Gordon was present during the marriage of Chamarajendra Wadiyar with Kempananjammanni on May 26, 1878, in the Jaganmohan Palace. As the guardian of the Maharaja, he had set up a girls’ school within the Palace for the education of girls of the royal family, a pioneering effort in the cause of girls’ education. He was also present at the historical investiture of Chamarajendra Wadiyar on March 25, 1881.

A progressive Resident, Gordon encouraged the Maharaja to create the famous Representative Assembly. With this, Mysore became the pioneering state in India to move towards democratic system.

In recognition of his valuable services, the Maharaja erected an equestrian statue of Gordon in front of the imposing Public Offices, the present Deputy Commissioner’s office building. The iconic bronze statue, a work of Edward Onslow Ford, a famous English sculptor, was unveiled in the Gordon Park by British Resident Mackworth Young, in October 1895.

An institute for Queen Victoria

The present Oriental Research Institute (ORI) of the Mysore University, a treasure house of palmleaf manuscripts, close to the Crawford Hall was built in commemoration of the 50th year rule of Queen Victoria in 1887. Hence, it was given the name Jubilee Institute.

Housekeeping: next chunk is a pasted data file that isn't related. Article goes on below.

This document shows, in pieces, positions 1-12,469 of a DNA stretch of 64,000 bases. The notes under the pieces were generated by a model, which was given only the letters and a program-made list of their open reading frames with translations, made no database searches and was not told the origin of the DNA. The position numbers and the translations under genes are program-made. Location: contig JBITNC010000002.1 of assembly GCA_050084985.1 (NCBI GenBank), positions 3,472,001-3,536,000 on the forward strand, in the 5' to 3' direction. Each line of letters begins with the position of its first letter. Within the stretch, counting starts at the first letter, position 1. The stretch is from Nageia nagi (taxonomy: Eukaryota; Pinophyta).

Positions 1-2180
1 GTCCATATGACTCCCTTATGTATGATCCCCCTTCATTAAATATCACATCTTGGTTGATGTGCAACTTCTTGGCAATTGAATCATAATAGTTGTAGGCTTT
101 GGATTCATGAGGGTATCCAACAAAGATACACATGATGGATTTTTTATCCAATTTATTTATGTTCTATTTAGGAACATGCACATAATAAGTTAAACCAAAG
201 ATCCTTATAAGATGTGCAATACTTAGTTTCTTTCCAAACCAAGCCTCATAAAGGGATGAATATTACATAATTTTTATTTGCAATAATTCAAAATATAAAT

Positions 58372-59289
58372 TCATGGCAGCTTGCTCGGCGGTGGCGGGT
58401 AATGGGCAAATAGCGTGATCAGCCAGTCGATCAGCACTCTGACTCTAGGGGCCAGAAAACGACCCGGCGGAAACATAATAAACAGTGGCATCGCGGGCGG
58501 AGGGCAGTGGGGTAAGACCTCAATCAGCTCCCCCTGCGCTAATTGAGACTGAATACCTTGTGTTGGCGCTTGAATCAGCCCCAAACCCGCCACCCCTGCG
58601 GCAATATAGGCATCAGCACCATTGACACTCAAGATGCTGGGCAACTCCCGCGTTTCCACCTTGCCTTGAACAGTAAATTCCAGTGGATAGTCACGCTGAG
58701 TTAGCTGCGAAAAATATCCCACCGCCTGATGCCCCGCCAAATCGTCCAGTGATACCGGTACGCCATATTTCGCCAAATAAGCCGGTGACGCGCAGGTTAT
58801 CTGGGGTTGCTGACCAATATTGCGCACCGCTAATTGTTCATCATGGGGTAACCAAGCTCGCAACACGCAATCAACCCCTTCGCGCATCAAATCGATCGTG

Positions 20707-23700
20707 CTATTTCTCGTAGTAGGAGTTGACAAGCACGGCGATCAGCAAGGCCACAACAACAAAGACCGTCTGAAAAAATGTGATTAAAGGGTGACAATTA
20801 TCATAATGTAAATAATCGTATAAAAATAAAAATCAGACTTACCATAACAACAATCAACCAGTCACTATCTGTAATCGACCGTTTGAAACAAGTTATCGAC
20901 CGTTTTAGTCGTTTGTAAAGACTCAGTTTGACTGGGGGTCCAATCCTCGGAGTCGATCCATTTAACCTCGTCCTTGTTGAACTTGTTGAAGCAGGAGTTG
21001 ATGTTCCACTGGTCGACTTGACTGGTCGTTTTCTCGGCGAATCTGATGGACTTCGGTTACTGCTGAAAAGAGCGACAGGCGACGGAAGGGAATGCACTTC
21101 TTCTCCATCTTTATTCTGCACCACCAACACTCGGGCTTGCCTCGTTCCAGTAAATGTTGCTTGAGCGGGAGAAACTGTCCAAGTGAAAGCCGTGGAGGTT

Maharaja Chamarajendra Wadiyar laid the foundation-stone of the Mysore Jubilee Institute which maintains a collection of exhibits of arts and industries. A library of rare Sanskrit and Kannada manuscripts was also established in connection with the Institute. The Library was opened to scholars in October 1891.

ORI houses a valuable collection of over 70,000 rare manuscripts, including the Kautilya’s Arthashastra from the 4th century BC.

Thandi Sadak

A landmark which has gone out of public access is the Daly Avenue, which was also known as Thandi Sadak. It is now a part of the Chamarajendra Zoological Gardens (Mysore Zoo).

This road with green arches is named in honour of Lt Col Hugh Daly, who was the British Resident of Mysore and Chief Commissioner of Coorg from 1910 to 1916. He played a vital role in signing the 1913 Treaty of Mysore, which made the Mysore Government equal to the British India Government. He was also involved in negotiating with the Madras Presidency with regards to sharing the Cauvery River water, on behalf of Mysore State.